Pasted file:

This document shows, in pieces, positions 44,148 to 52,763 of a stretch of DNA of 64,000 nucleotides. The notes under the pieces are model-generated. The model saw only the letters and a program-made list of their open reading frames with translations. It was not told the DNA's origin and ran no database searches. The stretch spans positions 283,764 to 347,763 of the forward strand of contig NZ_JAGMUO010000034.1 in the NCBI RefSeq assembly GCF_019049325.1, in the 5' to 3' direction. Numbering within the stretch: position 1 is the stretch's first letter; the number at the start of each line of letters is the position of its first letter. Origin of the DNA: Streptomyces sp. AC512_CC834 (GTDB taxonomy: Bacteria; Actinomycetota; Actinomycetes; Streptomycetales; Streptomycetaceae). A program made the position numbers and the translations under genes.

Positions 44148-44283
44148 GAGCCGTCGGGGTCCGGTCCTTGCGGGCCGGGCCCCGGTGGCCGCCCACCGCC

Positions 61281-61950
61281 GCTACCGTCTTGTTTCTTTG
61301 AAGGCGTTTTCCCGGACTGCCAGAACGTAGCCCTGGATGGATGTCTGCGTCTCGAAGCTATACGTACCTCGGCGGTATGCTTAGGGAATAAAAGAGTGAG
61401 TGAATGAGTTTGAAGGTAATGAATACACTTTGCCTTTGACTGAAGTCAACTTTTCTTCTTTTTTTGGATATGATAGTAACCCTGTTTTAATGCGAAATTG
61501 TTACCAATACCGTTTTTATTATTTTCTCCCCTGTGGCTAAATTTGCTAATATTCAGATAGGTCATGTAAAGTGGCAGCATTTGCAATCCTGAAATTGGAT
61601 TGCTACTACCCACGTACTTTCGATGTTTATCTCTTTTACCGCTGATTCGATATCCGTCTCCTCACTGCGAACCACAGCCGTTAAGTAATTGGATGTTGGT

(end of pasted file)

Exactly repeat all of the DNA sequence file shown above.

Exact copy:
This document shows, in pieces, positions 44,148 to 52,763 of a stretch of DNA of 64,000 nucleotides. The notes under the pieces are model-generated. The model saw only the letters and a program-made list of their open reading frames with translations. It was not told the DNA's origin and ran no database searches. The stretch spans positions 283,764 to 347,763 of the forward strand of contig NZ_JAGMUO010000034.1 in the NCBI RefSeq assembly GCF_019049325.1, in the 5' to 3' direction. Numbering within the stretch: position 1 is the stretch's first letter; the number at the start of each line of letters is the position of its first letter. Origin of the DNA: Streptomyces sp. AC512_CC834 (GTDB taxonomy: Bacteria; Actinomycetota; Actinomycetes; Streptomycetales; Streptomycetaceae). A program made the position numbers and the translations under genes.

Positions 44148-44283
44148 GAGCCGTCGGGGTCCGGTCCTTGCGGGCCGGGCCCCGGTGGCCGCCCACCGCC

Positions 61281-61950
61281 GCTACCGTCTTGTTTCTTTG
61301 AAGGCGTTTTCCCGGACTGCCAGAACGTAGCCCTGGATGGATGTCTGCGTCTCGAAGCTATACGTACCTCGGCGGTATGCTTAGGGAATAAAAGAGTGAG
61401 TGAATGAGTTTGAAGGTAATGAATACACTTTGCCTTTGACTGAAGTCAACTTTTCTTCTTTTTTTGGATATGATAGTAACCCTGTTTTAATGCGAAATTG
61501 TTACCAATACCGTTTTTATTATTTTCTCCCCTGTGGCTAAATTTGCTAATATTCAGATAGGTCATGTAAAGTGGCAGCATTTGCAATCCTGAAATTGGAT
61601 TGCTACTACCCACGTACTTTCGATGTTTATCTCTTTTACCGCTGATTCGATATCCGTCTCCTCACTGCGAACCACAGCCGTTAAGTAATTGGATGTTGGT